"This is all currently in a stage of testing; soon to be field-testing. So, the next mission that our team is sent on, will be the true test of these systems. And, if I am correct, that operation is planned to occur fairly soon."

Station Commander's Quarters, Command Deck

       "When's the briefing?" asked Commander Williams, from his leather-clad chair. Two cups of liquor sat on the desk before him.
       Commodore Ford downed the last of his small serving of the alcoholic beverage and looked back up at the Lambert's CO. "Tomorrow morning; o'-seven-hundred hours."
       "And it's pretty close, too."
       "As was discussed in the briefing," Ford leaned back in his own chair, opposite that of Williams'. "We need to check out the system. The last ship to go in there was for supplies, and they never really check up on anything; just unload and head back. Besides, we could use it as a launch to another operation, or check on any reports of recent attacks or news. That is one disadvantage of stationing in a remote sector in a secluded space station: news always comes late."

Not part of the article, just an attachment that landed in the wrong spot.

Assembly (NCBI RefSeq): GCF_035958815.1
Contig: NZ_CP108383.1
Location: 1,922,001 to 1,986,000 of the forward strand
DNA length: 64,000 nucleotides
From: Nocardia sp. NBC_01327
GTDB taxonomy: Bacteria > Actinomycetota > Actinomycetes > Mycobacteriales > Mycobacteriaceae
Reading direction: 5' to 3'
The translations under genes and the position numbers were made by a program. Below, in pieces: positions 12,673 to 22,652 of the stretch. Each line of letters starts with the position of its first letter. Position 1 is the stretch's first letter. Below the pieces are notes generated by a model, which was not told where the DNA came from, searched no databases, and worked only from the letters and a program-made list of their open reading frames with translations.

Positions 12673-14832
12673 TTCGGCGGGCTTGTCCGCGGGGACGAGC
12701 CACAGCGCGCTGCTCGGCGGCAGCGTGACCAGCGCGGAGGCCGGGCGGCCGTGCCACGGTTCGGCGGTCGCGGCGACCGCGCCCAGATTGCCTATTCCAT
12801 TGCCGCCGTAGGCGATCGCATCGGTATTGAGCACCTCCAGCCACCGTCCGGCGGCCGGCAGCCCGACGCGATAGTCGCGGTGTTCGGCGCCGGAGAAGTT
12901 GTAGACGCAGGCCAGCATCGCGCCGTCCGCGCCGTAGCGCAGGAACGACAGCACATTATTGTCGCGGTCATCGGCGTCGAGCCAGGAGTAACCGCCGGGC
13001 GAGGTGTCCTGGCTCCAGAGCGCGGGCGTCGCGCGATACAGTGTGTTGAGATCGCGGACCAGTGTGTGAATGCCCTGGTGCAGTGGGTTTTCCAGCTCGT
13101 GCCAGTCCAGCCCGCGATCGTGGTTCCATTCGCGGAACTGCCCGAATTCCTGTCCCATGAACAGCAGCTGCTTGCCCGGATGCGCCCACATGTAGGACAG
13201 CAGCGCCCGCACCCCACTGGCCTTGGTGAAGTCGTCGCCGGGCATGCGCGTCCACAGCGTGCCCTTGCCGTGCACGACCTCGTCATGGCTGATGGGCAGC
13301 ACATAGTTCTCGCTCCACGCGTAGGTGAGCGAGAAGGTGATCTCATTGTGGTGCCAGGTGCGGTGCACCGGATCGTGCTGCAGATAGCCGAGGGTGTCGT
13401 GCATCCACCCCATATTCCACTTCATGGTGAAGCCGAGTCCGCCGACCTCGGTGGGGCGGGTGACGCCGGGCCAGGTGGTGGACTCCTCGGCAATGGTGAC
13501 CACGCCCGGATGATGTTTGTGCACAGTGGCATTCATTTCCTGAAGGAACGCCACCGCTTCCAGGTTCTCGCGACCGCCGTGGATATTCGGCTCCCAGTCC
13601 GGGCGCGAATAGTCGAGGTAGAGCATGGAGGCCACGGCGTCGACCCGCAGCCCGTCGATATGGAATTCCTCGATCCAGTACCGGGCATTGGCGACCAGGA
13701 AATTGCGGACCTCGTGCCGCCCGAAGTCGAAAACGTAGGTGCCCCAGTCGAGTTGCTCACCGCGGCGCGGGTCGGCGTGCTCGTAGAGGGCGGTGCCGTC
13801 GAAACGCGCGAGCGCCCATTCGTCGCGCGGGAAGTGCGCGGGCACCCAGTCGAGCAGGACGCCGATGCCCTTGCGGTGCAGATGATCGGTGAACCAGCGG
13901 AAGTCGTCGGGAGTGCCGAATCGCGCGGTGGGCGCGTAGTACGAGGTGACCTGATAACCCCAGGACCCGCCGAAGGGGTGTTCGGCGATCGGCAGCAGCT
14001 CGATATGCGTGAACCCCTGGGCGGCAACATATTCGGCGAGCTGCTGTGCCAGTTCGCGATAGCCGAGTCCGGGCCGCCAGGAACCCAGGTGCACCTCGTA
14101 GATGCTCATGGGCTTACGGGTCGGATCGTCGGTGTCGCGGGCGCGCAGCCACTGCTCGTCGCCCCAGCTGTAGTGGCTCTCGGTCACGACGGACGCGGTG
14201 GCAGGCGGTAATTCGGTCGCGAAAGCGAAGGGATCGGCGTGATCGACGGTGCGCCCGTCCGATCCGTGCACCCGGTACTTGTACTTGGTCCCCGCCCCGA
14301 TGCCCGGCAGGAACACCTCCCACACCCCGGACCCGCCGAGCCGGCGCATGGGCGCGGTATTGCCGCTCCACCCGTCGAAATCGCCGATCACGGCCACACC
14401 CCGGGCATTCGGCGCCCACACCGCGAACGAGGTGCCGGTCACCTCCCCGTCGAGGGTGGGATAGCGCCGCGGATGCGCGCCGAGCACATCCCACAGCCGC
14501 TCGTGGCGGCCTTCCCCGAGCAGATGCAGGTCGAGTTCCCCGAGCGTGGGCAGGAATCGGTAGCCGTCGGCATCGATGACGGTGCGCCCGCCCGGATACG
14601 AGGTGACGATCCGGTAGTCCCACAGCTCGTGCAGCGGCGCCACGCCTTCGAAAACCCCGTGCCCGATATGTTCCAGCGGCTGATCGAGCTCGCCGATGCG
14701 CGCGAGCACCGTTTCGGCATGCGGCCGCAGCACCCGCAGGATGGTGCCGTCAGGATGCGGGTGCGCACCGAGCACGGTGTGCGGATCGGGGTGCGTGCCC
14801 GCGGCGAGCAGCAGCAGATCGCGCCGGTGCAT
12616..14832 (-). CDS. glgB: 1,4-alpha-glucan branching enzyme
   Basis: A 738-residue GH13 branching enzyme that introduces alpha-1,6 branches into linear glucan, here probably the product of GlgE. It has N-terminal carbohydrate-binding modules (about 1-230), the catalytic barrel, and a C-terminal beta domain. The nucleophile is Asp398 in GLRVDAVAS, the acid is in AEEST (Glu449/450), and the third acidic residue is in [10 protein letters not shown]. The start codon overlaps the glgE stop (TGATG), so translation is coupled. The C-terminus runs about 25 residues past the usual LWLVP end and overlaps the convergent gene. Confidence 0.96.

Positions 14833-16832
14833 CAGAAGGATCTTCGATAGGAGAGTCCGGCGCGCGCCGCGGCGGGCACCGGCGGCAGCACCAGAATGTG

"I hear you, sir. But, let me just confirm this for myself; how many ships are you leaving behind to watch the space here?"
       "Ah, we did not really cover that in the meeting did we? Well, I need as many ships as I can, and the next convoy scheduled to come out here isn't for another month or so. I'll leave you with three-quarters the usual reserve."
       The smell of cigar smoke tickled Brent's nose, still hanging around from the occasions that Commodore Ford smoked the things in this office. It wasn't a bad smell, just a little odd to the younger officer's senses; the Lieutenant Commander didn't smoke.